~ the battle for England between Stephen of Blois and Matilda The Empress ~


10 August 2011

Talking about Legacies

Of the two, Stephen's legacy was more obsure, via his daughter Mary (Marie) and his connection to Philippa of Hainault, the wife of Edward III, while Matilda's was direct and obvious, via her son Henry II. After his coronation Matilda continued to act as Regent in Normandy during his absences and Charters were issued in both of their names. For his own part Henry, in addition to all of the lands and titles he already held, managed to gain a foothold in Ireland. How did this happen?

Although I'm going off on a tangent and diverging from the original intent of the blog somewhat, the events of this period represent an important convergence point in the histories of England, Wales, and Ireland, and I think it's a story worth telling.

As mentioned in the blog entry "Stephen and the Welsh", Henry conducted largely successful campaigns in Wales in 1157, 63, and 65, and the Norman presence was fairly well established despite various rumblings and revolts. And what has this to do with Ireland you ask? Well ...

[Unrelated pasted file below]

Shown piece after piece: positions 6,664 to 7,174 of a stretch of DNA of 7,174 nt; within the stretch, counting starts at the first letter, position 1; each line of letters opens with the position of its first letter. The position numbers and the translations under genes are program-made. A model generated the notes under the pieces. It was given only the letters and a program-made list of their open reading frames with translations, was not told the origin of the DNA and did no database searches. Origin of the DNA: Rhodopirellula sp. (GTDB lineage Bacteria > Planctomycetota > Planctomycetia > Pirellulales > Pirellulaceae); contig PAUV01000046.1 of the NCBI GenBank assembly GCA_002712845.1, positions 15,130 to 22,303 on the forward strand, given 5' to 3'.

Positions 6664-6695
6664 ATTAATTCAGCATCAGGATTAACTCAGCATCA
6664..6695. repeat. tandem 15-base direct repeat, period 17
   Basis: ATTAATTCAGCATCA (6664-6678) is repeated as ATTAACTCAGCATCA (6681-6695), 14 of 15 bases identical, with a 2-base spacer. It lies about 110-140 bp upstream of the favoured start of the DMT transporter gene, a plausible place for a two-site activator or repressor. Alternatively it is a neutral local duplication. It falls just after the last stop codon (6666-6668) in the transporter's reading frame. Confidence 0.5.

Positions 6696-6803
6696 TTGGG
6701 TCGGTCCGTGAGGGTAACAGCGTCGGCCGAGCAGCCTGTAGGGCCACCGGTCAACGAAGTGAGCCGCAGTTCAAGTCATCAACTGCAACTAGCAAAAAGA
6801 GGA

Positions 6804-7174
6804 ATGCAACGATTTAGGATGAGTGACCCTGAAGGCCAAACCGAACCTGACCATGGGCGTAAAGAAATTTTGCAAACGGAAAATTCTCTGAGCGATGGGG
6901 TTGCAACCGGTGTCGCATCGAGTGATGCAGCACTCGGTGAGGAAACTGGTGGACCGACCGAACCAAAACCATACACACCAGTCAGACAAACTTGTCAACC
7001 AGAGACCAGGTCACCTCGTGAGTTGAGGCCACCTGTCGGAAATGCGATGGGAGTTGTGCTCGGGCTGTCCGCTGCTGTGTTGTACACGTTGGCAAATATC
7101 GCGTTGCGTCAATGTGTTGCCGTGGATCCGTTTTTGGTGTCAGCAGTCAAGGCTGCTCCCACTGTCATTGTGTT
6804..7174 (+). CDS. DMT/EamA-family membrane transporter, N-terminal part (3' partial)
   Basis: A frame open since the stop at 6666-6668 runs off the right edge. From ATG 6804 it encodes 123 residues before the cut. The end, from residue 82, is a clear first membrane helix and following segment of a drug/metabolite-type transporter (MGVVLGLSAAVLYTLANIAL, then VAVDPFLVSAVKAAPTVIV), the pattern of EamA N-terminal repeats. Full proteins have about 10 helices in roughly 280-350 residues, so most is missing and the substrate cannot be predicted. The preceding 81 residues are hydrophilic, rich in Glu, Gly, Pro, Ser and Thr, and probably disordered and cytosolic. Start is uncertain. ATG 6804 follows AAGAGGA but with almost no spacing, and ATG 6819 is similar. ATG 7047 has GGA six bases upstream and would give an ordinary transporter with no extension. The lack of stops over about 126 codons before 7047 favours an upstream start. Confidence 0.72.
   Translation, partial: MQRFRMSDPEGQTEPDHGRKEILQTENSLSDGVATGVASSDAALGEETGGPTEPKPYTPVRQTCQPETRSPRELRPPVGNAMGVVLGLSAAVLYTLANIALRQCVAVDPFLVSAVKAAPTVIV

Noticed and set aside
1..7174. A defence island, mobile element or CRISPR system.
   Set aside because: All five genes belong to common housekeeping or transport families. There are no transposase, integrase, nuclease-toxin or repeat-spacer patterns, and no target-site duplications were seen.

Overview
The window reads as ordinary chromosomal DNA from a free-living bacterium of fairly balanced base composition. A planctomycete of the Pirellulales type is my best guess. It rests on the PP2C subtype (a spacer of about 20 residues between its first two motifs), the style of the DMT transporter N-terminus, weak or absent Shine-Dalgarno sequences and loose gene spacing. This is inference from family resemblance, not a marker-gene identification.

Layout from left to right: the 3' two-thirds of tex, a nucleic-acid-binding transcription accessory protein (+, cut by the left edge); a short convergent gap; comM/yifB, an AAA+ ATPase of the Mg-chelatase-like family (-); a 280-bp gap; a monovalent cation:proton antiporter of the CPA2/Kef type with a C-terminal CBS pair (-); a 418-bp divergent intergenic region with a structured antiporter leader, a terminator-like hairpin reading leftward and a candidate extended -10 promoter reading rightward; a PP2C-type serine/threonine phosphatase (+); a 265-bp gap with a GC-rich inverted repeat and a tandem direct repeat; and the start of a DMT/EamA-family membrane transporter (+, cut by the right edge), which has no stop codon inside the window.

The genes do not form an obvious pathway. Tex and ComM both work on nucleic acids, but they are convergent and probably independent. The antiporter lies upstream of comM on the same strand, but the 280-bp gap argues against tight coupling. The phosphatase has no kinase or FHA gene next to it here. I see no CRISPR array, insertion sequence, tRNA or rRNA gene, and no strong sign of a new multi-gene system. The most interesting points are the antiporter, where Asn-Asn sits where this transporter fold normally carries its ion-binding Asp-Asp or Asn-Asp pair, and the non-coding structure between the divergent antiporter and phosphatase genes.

Ferns (Fearna) is a small historic town in the north of County Wexford and much of the history of modern Ireland begins here. It was the base of Diarmait Mac Murchada, King of Leinster, who appealed to Henry II of England for aid after he was ousted from his lands by Tairrdelbach mac Ruaidri Ua Conchobair, the High King of Eire, in 1166. Diarmait fled first to Wales and then followed Henry to Aquitaine to seek his support and consent to recruit soldiers. For Henry, who had first given thought to an invasion of Ireland soon after his coronation*, it was an opportunity too good to pass up. He agreed to help Diarmait reassert control in Leinster and eventually made men, knights, and nobles available for this purpose.

By 1167 Diarmait had obtained the services of Maurice Fitz Gerald and the first Norman knight, Richard Fitz Godbert de Roche, landed in Ireland in that year. In 1168 after several appeals to Rhys ap Gruffydd, the Prince of Deheubarth, Diarmait secured the release Fitz Gerald's half-brother Robert Fitz-Stephen from captivity so that he could also take part in the Irish campaign. Fitz-Stephen helped Diarmait organise a mercenary army of Norman and Welsh soldiers. In something of a coup Diarmait also obtained the support of Richard de Clare, the Earl of Pembroke, nicknamed Strongbow*.